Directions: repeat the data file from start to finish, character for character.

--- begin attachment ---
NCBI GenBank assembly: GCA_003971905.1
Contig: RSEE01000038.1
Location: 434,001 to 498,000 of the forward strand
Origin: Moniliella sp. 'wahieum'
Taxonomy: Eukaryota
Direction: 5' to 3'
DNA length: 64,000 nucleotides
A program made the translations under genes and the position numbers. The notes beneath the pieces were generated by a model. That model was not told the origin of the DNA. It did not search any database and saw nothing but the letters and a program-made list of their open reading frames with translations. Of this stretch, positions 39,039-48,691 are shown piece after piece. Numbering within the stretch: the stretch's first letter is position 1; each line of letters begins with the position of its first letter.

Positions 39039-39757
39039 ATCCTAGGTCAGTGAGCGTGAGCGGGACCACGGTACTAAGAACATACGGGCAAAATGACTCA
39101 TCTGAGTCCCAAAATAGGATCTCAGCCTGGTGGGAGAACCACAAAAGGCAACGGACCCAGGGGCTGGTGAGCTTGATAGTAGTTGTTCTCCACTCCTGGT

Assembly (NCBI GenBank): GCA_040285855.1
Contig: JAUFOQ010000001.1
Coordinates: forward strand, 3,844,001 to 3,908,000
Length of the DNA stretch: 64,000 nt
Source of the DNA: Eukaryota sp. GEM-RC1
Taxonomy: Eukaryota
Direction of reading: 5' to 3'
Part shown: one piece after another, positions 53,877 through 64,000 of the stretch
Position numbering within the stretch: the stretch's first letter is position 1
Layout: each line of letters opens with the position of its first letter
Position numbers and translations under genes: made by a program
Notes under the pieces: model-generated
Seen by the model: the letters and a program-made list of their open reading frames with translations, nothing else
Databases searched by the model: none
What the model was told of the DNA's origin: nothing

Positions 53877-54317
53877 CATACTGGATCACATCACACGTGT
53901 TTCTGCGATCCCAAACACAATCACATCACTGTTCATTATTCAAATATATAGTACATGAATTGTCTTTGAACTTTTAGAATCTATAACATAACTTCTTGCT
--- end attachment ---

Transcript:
NCBI GenBank assembly: GCA_003971905.1
Contig: RSEE01000038.1
Location: 434,001 to 498,000 of the forward strand
Origin: Moniliella sp. 'wahieum'
Taxonomy: Eukaryota
Direction: 5' to 3'
DNA length: 64,000 nucleotides
A program made the translations under genes and the position numbers. The notes beneath the pieces were generated by a model. That model was not told the origin of the DNA. It did not search any database and saw nothing but the letters and a program-made list of their open reading frames with translations. Of this stretch, positions 39,039-48,691 are shown piece after piece. Numbering within the stretch: the stretch's first letter is position 1; each line of letters begins with the position of its first letter.

Positions 39039-39757
39039 ATCCTAGGTCAGTGAGCGTGAGCGGGACCACGGTACTAAGAACATACGGGCAAAATGACTCA
39101 TCTGAGTCCCAAAATAGGATCTCAGCCTGGTGGGAGAACCACAAAAGGCAACGGACCCAGGGGCTGGTGAGCTTGATAGTAGTTGTTCTCCACTCCTGGT

Assembly (NCBI GenBank): GCA_040285855.1
Contig: JAUFOQ010000001.1
Coordinates: forward strand, 3,844,001 to 3,908,000
Length of the DNA stretch: 64,000 nt
Source of the DNA: Eukaryota sp. GEM-RC1
Taxonomy: Eukaryota
Direction of reading: 5' to 3'
Part shown: one piece after another, positions 53,877 through 64,000 of the stretch
Position numbering within the stretch: the stretch's first letter is position 1
Layout: each line of letters opens with the position of its first letter
Position numbers and translations under genes: made by a program
Notes under the pieces: model-generated
Seen by the model: the letters and a program-made list of their open reading frames with translations, nothing else
Databases searched by the model: none
What the model was told of the DNA's origin: nothing

Positions 53877-54317
53877 CATACTGGATCACATCACACGTGT
53901 TTCTGCGATCCCAAACACAATCACATCACTGTTCATTATTCAAATATATAGTACATGAATTGTCTTTGAACTTTTAGAATCTATAACATAACTTCTTGCT